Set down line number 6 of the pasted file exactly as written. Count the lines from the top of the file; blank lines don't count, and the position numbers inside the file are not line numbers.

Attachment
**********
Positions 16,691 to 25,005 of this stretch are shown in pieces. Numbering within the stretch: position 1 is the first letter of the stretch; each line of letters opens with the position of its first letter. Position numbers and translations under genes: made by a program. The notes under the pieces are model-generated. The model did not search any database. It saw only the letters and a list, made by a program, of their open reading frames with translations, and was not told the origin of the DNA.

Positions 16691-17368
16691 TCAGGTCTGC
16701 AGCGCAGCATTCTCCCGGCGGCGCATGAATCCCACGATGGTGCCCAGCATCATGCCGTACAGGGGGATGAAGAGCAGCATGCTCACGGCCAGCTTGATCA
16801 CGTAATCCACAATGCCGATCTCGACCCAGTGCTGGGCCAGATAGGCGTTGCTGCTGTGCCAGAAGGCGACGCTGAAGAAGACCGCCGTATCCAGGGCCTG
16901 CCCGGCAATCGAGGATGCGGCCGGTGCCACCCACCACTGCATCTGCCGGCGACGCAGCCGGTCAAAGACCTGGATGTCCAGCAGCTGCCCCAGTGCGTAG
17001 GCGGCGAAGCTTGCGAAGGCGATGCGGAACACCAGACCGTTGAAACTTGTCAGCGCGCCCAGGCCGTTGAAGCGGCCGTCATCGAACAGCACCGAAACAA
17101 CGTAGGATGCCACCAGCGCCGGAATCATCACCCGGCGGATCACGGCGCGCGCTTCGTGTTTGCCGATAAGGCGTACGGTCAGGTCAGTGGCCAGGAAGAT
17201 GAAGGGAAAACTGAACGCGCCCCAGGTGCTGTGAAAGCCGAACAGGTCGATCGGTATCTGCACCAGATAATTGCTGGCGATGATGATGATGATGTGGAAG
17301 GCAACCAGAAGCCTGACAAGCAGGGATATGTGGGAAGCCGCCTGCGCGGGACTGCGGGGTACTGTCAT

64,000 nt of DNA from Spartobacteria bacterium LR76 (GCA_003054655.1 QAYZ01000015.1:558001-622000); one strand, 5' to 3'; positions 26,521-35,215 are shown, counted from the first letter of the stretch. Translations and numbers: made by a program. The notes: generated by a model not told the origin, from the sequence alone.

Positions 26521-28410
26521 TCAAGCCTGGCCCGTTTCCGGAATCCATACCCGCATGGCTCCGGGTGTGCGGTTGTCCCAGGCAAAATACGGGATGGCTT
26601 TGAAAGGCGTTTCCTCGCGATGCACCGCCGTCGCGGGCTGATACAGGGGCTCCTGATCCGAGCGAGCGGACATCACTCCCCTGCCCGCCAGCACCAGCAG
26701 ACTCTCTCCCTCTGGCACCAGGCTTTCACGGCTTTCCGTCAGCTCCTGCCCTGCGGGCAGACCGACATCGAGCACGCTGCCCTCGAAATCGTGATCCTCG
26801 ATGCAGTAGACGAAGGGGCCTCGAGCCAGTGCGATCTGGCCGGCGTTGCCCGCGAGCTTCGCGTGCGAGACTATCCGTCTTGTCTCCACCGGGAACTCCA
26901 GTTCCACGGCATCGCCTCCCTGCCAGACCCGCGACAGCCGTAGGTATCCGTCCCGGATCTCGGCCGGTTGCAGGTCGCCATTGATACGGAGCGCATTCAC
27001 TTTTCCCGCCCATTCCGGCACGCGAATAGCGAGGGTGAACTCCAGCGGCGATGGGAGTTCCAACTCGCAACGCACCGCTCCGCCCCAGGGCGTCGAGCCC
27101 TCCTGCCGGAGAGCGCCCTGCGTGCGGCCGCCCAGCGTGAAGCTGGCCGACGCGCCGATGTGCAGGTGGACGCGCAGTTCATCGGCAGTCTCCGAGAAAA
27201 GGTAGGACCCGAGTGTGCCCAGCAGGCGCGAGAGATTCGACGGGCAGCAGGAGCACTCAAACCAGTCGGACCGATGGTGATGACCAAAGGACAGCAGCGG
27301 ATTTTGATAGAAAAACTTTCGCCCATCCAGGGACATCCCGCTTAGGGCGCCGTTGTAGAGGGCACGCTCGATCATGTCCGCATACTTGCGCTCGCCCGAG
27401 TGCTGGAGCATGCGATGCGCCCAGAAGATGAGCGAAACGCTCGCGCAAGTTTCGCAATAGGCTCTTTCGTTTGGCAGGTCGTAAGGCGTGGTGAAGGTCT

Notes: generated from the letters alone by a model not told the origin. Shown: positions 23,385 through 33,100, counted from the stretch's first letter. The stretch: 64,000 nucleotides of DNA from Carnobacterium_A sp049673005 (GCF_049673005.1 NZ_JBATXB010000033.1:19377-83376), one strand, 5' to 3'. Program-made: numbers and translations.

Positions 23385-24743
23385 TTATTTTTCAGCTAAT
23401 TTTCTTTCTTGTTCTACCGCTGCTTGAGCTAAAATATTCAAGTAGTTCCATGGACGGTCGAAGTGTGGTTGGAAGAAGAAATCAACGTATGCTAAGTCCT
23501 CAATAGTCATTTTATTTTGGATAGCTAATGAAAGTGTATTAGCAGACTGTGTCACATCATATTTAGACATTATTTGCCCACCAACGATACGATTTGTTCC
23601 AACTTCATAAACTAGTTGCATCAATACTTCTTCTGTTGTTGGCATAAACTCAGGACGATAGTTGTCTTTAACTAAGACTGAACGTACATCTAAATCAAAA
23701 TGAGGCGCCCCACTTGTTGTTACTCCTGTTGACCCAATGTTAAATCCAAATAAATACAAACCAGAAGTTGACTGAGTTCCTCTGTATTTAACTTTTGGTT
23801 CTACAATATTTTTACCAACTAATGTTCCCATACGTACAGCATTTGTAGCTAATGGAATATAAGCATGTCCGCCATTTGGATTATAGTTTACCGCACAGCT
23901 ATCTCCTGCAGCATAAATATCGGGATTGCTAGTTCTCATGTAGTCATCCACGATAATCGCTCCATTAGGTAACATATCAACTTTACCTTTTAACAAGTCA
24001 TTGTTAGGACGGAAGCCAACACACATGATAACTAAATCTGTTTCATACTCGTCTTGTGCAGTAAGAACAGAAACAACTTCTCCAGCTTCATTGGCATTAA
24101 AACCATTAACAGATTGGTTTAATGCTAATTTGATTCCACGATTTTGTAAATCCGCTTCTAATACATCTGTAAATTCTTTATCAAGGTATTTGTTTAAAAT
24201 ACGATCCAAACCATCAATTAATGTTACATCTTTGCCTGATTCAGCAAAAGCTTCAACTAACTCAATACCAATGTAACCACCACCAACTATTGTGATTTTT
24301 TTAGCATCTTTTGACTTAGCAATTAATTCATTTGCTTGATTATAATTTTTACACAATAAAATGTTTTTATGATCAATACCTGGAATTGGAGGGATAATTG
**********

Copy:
16901 CCCGGCAATCGAGGATGCGGCCGGTGCCACCCACCACTGCATCTGCCGGCGACGCAGCCGGTCAAAGACCTGGATGTCCAGCAGCTGCCCCAGTGCGTAG